Mr. Boaz did not like an impressment after this fashion, but he was under constraint, and prepared for the solemn service as well as he could. He preached in the evening with great acceptance. He received from the ladies of the congregation an elegant pulpit Bible, as a token of their esteem, and appreciation of his ministrations. During the week he went to Scarborough on his way to college and preached in his native town to a crowded audience, among whom were his parents, who, as may be supposed, were delighted with their young son.
He entered Newport Pagnall, in June, 1829, and continued there about four years.
He was much engaged during his stay in preaching. This materially interfered with his studies, but activity was an essential element of his character, and he seldom passed a Sabbath without preaching. In 1833 he left Newport Pagnall, and as the delicacy of his health caused his friends to object to his becoming a missionary in a foreign land as he desired, he accepted an appointment to one of the stations of the Surrey Mission at Elstead, near Farnham. Here he laboured happily and usefully for some months, but his health becoming established, he offered his services to the London Missionary Society, and was accepted. He then resigned his charge at Elstead, and went to the East India College, at Haleybury, to study the Oriental languages under Professor Johnson. He resided at Hertford during his attendance on the college, and preached either in the town or the surrounding neighbourhood every Sabbath, and often on week days. He was popular as a preacher, and his services were much sought after. These engagements were, however, very serious interruptions to his studies, so that his proficiency in the Oriental languages fell far short of what might have been expected from a young man of his abilities. But the Lord was preparing him (unknown to himself) for the work to which he had appointed him--to preach the Gospel in a heathen country, not in a foreign tongue, but in his own language. He regretted these interruptions at the time, and his friends witnessed with sorrow how much his preparatory studies were broken in upon. They disapproved of this, and wished to see him apply more vigorously and constantly to those pursuits which were necessary to qualify him for missionary labours. But these preaching engagements were the proper school for fitting him for the work for which God, and not man, had designed him. They were the best preparation for the sphere which he was afterwards called to occupy, and in which he was more useful than he would have been had he laboured directly as an evangelist among the natives of India. While there, even, he did not lose sight of Elstead. It seems to have made an indelible impression on his mind, which no change of place or association could efface
ould efface. From the banks of the Ganges he addressed the children in the Sabbath school at Elstead, in the following simple and characteristic style :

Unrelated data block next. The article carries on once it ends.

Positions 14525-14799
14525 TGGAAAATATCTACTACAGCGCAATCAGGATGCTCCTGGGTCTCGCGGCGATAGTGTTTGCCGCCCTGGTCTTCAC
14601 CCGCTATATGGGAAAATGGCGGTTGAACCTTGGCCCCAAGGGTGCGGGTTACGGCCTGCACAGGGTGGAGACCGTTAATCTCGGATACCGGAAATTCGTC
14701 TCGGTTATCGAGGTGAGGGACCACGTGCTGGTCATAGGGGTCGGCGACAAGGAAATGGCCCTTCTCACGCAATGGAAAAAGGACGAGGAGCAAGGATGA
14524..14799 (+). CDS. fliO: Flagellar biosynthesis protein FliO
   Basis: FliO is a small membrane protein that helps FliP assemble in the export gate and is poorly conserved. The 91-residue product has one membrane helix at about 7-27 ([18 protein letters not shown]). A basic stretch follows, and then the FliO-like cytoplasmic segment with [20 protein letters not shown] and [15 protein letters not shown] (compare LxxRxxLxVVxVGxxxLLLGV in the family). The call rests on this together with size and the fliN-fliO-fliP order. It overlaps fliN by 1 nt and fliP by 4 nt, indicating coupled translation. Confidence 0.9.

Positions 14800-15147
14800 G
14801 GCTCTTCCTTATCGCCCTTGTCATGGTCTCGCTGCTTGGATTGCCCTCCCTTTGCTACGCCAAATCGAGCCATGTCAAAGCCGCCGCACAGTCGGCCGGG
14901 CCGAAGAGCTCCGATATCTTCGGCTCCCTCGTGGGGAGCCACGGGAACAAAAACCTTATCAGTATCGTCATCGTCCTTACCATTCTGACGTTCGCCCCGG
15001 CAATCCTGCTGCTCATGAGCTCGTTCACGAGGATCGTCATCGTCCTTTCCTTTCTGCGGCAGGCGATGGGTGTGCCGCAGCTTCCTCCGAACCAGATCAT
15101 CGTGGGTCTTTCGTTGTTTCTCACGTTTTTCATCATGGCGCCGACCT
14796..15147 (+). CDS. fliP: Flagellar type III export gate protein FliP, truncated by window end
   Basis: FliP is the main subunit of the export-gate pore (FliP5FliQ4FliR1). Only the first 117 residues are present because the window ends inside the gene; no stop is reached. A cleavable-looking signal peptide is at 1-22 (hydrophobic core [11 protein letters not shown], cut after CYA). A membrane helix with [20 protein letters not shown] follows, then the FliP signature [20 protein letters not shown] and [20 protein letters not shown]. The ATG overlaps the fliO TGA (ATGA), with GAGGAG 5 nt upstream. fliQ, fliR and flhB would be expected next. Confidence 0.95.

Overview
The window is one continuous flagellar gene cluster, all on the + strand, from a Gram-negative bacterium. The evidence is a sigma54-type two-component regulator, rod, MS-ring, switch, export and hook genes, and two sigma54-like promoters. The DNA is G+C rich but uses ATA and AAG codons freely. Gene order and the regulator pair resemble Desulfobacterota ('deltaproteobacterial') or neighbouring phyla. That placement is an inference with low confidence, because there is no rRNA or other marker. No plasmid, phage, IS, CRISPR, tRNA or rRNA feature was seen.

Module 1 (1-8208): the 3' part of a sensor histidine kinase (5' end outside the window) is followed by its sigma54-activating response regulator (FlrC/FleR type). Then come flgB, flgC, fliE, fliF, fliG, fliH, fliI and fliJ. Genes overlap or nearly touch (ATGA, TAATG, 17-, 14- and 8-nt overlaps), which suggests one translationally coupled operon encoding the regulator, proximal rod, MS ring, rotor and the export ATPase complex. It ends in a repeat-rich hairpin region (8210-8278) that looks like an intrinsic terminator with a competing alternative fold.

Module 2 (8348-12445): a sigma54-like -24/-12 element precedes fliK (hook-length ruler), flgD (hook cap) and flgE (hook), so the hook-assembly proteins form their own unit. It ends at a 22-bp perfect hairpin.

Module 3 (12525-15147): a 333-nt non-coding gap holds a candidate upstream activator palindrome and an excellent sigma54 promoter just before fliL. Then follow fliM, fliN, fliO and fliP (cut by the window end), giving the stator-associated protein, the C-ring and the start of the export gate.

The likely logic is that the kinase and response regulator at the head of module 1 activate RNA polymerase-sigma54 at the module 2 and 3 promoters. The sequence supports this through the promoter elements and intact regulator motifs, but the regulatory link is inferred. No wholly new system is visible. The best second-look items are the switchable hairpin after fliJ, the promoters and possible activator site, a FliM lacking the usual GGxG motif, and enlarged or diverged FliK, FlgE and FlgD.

" To TUE LITTLE CHILDREN IN THE SABBATH SCHOOL.
"Little children, love one another.' “MY DEAR LITTLE CHILDREN, -Perhaps you have almost forgotten me. I have not forgotten you. Sometimes I pray for you. Will you pray for me? Do you pray for yourselves? If not, God will not love you, and I shall not meet you in heaven, if Jesus kindly takes me there. Since I saw you, God has been very good to me. He carried me safely over the great sea, a great distance—15,000 miles. I wish to be thankful to Him for his goodness ; we should always be thankful for mercy. Will you thank God for me? He brought me to this city, and the Christians are glad through my coming, for they say, “Now we see that Christians in England love the Christians in India. One Indian Christian cried when he saw me, and said, 'We have been praying a long time, now God is answering our prayers. You little people can assist in making these Indians happy. If I were to tell you, that if you gave a little money you could do it, you would say, “Oh, I will give something every week.' Give it, then, and be honest; but, above all, love Jesus Christ. And you should try to send missionaries to preach to them, and teach them the Bible. I have said that the country in which I am living is a large and beautiful country, but here the people are very wicked. There is a house where your home is, a large and
beautiful country, where there are no wicked children. Dr. Watts speaks of it in the hymn
" There is a land of pure delight.' I hope to meet many of you there; but you must remember the word of Jesus, 'Except you be born again you cannot enter the kingdom of God.'
Perhaps you are too young to do anything for missionaries. Let me remind
you that Jesus once was a little boy, and He was very active in doing good. He became a little child that He might teach little children how to be good. You must try to be like Jesus, not only good, but active ; children cannot be idle. If you try to sit still you cannot; you must be active, and the child's hymn says, that
Satan finds some mischief still for idle hands to do.'
If you are not working for Jesus you are working for Satan, and I hope none of you wish to be his servants. Some of you, I hope, wish to be missionaries. If you do, you must read your Bible very much ; you should read about little Samuel, how he feared and served God : about good Timothy, who knew the Scriptures from a child. They were both missionaries. You should love the company of pious people, pray very much, and love Jesus with all your heart, and poor sinners as yourselves. My dear little children, I fear I have tired you. I love you, and therefore will not write any more.
“ Your affectionate friend,
He was set apart to his work on June 18th, 1834, at Manchester. Amongst other ministers who took part in the services were the Revs. J. A. James, R. Knill, J. Parsons, and R. Wardlaw, D.D. He has left an affecting account of his visit to his native place, to take leave of his family, in which he thus closes the recital of the parting
My father, in a stifled voice, while he pressed my hand, said, 'Oh, my boy, I have long prayed for submission to the will of God in this trying hour,' then turning his head, whispered, • The Lord go with thee and bless thee;' again raising his voice, regardless of the crowd which had gathered together, he said, while he crossed his face with his hands, "I give him up to Thee-to Thee, O Lord, protect and guide him for ever, for ever, for ever.' My father,' I responded, while with deep agony I said, “O God, bless this honoured parent, and all these my weeping friends, with thy grace and glory.””
Mr. Boaz left his native shores in August, 1834; and in a future paper we may give our readers some account of his labours in India, to which country he was appointed to proceed.